to the "descender" POV, as does Cayce, whereas Blavatsky and
Theosophy are definitely more "ascender" oriented.

Bottom line-- I don't think "identifying yourself" racially (or
sexually or nationally etc.) and "liberating yourself" are
contradictory, but rather mutually supportive. Until you fully
understand the social identity you've inherited and acquired, you
don't really have a basis for knowing what to liberate yourself
from. And stages of liberation aren't stages of freedom from *all*
identifications IMO, so much as progressively understanding different
levels of identity in their collective and individual aspects
intertwined.

Cheers,

Paul

From: kymsmith@mi...
Date: Sat Feb 24, 2001 1:53am
Subject: Re: [US] Digest Number 56

Bill wrote:

>//Kym this is an interesting and thought provoking question. It seems to
>assume that diversity is a desirable state of affairs, and yet our
>religious and philosophical underpinnings at the spiritual level seem to
>call for a Oneness, a joining with the One, Unity, Universality, etc.

Yes, my statement does assume that diversity is a desirable state of
affairs - especially on the material plane. It would seem to me that we
pass through different kingdoms (plant, animal, human, etc.) for a reason,
or many reasons. One of the reasons may be to understand the different
manifestations that Spirit can create and/or undergo. This opens up the
Mind to the concept of 'possibility'. If we do not fully experience our
humanness, then we will never truly understand it and its place in the
Puzzle. I believe that many spiritual writings tend to minimize or even
'shame' the material form and, again, I believe this may be an error.
Rather than try to balance life, many attempt to go overboard under the
guise of 'being spiritual'. We cannot skip steps - we must master the
human before we can master the spiritual. If we don't have patience with
ourselves while in human form, how will we find patience in spiritual form?
Further, how can we be comfortable with Oneness if we fear or are suspect
of its Diversity?

But, this doesn't mean that all forms Spirit takes are 'good' or necessary
or well-meaning. . .but that's another issue.

>//I don't know. It seems that spiritual progress denotes a passing beyond
>these subclasses into a more universal appreciation of Self. Self seems
>not to have a race, sex, philosophy, religion, or body (collective or
>otherwise)?

I kind of agree and disagree. I believe that Self takes on sex, race,
religion, gender, etc. when It incarnates; moreover, it holds on to
specific characteristics through many incarnations. For example, some of
us are drawn to a particular religion or thought process or concept of what
is beautiful. What is precious to one means nothing to another. The Self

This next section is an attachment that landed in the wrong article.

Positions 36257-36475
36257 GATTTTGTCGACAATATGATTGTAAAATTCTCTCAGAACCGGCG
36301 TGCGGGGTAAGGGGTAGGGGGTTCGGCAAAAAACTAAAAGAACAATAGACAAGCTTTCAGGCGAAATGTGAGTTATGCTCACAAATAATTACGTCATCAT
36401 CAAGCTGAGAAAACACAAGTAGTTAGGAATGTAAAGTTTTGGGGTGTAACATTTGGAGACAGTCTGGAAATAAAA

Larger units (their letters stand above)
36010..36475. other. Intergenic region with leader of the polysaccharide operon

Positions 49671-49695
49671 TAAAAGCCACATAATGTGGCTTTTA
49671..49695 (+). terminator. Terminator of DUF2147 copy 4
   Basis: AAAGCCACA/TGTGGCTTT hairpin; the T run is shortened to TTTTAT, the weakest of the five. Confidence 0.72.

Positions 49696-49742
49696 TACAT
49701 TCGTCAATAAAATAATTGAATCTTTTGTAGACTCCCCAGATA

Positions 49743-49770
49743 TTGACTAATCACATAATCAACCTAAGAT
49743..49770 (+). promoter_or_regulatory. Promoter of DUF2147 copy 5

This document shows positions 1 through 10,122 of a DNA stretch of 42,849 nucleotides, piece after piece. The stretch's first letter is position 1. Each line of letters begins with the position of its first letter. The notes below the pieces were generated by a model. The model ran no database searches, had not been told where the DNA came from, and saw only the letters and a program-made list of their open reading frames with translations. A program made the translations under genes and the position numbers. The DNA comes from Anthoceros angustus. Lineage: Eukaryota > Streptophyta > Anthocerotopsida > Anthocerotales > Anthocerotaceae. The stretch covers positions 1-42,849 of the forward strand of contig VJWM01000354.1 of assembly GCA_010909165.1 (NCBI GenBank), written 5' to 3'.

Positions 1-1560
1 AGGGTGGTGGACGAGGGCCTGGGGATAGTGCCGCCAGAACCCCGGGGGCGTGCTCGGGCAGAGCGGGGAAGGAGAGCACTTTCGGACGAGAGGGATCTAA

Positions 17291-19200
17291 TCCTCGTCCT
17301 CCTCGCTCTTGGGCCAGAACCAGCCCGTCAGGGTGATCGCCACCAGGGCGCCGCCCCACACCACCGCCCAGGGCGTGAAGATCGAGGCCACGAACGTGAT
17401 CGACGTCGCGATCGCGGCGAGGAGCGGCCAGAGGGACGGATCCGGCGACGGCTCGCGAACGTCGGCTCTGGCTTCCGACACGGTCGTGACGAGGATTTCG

does not appear to remain as neutral and unaffected as much literature
would have us believe. The Self constructs a 'map' and then alters or
adjusts as necessary. This is why it is so important to study, practice,
and think 'rightly.' If the Self always remained above the fray, then the
argument about needing to live ethically, morally, or spiritually is moot.

I'm not entirely convinced that Self is as 'pure' as it's often portrayed.
But this may be a matter of semantics - what Self means to you may not be
what it means to me. I don't think Self is Ego, nor do I think Self is
Love (or the Big Kahuna God). Self is a human concept, a name for
something we don't understand, a thoughtform (which takes on its own power
and role). Self, as described in human terms, is an illusion, but
nonetheless very useful and important. Self may even be the next step up
from humandom, but for me, it is not the end goal. Something lies beyond
Self.

>//I agree with you that different circumstances appear to offer different
>opportunities, however it seems that each opportunity is an opportunity to
>free oneself from one's whiteness or one's sexual gender more so than an
>opportunity to immerse oneself in one's particulars.

But this philosophy requires that one immediately adopt a belief that
humanness is an undesirable state of affairs. Again, this strikes me as
schizophrenic - we are to 'love' humanity, but at the same time strive to
eradicate it.

Not even Jesus or Buddha succeeded in "freeing" themselves from their own
human particulars (fear, panic, suffering). Even more strikingly, it was
the particulars that helped them spread their message. If Jesus had not
been born Jewish and male, but instead, Pagan and female, do you believe
that it would have had the same impact on humanity? The importance of
particulars did not escape the wisest of ones. Indeed, just being a human
is a particular - Bill is a particular, Kym is a particular. Humanity is
NOT a universal.

>//Yes, and if a woman chooses to spend this incarnation immersed in her